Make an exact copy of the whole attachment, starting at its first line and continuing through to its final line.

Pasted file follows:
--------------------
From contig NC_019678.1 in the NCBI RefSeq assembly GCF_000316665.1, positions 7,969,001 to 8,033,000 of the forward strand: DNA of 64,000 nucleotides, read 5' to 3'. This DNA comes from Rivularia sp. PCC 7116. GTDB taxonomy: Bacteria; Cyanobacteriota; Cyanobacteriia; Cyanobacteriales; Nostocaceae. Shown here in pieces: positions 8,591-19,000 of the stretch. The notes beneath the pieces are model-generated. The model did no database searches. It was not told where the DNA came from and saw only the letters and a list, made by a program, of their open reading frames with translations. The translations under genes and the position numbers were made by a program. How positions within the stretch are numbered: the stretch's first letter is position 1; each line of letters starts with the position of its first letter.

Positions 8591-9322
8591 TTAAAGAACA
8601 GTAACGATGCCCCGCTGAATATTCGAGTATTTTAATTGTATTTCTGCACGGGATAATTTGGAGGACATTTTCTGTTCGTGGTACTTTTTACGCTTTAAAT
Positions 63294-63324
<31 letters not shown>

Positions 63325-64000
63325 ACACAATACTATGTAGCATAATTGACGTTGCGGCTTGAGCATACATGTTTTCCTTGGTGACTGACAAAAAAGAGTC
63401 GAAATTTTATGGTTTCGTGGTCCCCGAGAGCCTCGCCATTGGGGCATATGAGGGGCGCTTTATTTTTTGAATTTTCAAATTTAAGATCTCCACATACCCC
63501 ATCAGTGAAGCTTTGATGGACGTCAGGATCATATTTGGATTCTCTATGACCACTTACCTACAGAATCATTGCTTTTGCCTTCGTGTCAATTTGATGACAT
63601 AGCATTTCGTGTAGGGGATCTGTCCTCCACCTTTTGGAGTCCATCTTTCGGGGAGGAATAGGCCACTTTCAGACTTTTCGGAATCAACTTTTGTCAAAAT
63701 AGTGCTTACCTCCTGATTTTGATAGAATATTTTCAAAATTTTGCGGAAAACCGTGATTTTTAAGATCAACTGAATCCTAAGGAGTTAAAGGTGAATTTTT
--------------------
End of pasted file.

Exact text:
From contig NC_019678.1 in the NCBI RefSeq assembly GCF_000316665.1, positions 7,969,001 to 8,033,000 of the forward strand: DNA of 64,000 nucleotides, read 5' to 3'. This DNA comes from Rivularia sp. PCC 7116. GTDB taxonomy: Bacteria; Cyanobacteriota; Cyanobacteriia; Cyanobacteriales; Nostocaceae. Shown here in pieces: positions 8,591-19,000 of the stretch. The notes beneath the pieces are model-generated. The model did no database searches. It was not told where the DNA came from and saw only the letters and a list, made by a program, of their open reading frames with translations. The translations under genes and the position numbers were made by a program. How positions within the stretch are numbered: the stretch's first letter is position 1; each line of letters starts with the position of its first letter.

Positions 8591-9322
8591 TTAAAGAACA
8601 GTAACGATGCCCCGCTGAATATTCGAGTATTTTAATTGTATTTCTGCACGGGATAATTTGGAGGACATTTTCTGTTCGTGGTACTTTTTACGCTTTAAAT
Positions 63294-63324
<31 letters not shown>

Positions 63325-64000
63325 ACACAATACTATGTAGCATAATTGACGTTGCGGCTTGAGCATACATGTTTTCCTTGGTGACTGACAAAAAAGAGTC
63401 GAAATTTTATGGTTTCGTGGTCCCCGAGAGCCTCGCCATTGGGGCATATGAGGGGCGCTTTATTTTTTGAATTTTCAAATTTAAGATCTCCACATACCCC
63501 ATCAGTGAAGCTTTGATGGACGTCAGGATCATATTTGGATTCTCTATGACCACTTACCTACAGAATCATTGCTTTTGCCTTCGTGTCAATTTGATGACAT
63601 AGCATTTCGTGTAGGGGATCTGTCCTCCACCTTTTGGAGTCCATCTTTCGGGGAGGAATAGGCCACTTTCAGACTTTTCGGAATCAACTTTTGTCAAAAT
63701 AGTGCTTACCTCCTGATTTTGATAGAATATTTTCAAAATTTTGCGGAAAACCGTGATTTTTAAGATCAACTGAATCCTAAGGAGTTAAAGGTGAATTTTT